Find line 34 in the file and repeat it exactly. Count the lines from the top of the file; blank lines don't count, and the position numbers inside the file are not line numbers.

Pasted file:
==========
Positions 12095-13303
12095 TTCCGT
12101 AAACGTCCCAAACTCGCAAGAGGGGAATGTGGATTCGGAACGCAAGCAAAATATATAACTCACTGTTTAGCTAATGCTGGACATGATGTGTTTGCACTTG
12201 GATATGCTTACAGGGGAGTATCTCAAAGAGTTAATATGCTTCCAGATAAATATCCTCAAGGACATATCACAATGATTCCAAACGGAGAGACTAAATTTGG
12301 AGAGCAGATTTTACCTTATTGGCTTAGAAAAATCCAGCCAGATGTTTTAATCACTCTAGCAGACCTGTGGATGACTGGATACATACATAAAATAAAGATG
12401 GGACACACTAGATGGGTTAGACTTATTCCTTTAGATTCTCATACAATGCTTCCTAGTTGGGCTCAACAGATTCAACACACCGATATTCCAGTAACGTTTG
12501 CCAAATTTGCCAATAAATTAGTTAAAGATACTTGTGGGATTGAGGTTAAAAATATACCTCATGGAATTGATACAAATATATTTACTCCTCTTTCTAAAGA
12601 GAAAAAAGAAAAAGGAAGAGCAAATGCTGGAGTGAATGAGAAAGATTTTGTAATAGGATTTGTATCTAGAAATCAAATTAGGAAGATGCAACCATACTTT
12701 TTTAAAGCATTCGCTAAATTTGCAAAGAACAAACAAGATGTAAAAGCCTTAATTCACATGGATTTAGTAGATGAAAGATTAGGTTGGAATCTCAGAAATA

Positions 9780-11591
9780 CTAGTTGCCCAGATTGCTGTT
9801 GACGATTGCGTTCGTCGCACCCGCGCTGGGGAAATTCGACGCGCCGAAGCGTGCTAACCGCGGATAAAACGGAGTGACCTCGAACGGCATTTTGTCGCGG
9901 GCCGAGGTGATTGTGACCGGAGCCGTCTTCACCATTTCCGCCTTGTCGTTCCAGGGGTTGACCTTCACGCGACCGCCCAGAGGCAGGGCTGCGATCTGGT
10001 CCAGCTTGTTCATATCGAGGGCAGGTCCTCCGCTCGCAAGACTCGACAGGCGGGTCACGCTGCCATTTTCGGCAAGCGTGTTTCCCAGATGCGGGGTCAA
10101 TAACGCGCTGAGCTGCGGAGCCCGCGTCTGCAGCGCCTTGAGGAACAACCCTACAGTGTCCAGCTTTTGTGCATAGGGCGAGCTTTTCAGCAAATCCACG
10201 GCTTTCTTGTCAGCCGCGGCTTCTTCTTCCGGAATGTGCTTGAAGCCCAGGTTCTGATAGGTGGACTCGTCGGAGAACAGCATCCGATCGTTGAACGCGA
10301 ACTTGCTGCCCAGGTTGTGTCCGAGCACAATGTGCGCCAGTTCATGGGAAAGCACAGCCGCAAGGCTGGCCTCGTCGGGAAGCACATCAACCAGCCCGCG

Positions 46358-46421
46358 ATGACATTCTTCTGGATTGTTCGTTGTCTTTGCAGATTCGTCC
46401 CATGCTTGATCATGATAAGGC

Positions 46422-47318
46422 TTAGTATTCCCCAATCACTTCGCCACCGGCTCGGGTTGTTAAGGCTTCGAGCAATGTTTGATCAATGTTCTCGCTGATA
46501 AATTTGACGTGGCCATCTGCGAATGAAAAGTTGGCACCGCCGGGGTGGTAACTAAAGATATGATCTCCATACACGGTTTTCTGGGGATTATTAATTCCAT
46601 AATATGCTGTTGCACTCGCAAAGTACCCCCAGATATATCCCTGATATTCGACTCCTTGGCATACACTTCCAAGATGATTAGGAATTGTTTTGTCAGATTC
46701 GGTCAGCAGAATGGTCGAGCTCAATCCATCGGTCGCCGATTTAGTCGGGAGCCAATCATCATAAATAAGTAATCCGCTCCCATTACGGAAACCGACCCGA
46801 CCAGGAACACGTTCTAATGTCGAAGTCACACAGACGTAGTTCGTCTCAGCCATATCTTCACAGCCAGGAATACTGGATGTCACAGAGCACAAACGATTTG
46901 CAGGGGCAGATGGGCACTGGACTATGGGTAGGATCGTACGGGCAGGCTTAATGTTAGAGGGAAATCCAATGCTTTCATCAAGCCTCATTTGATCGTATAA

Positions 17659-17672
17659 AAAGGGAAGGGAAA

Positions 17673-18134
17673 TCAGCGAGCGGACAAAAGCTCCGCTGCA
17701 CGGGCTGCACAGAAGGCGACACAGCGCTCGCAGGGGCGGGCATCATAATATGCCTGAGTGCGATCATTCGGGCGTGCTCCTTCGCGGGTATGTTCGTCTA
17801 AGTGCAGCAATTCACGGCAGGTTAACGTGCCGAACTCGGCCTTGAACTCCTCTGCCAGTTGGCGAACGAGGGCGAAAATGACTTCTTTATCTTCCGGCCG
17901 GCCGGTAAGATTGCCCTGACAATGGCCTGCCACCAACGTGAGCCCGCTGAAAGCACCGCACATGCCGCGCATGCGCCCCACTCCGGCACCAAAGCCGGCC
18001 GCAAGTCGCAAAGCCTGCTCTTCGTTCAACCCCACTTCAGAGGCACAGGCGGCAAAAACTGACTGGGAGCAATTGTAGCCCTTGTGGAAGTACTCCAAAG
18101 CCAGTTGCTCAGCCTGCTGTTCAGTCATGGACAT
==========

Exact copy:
17901 GCCGGTAAGATTGCCCTGACAATGGCCTGCCACCAACGTGAGCCCGCTGAAAGCACCGCACATGCCGCGCATGCGCCCCACTCCGGCACCAAAGCCGGCC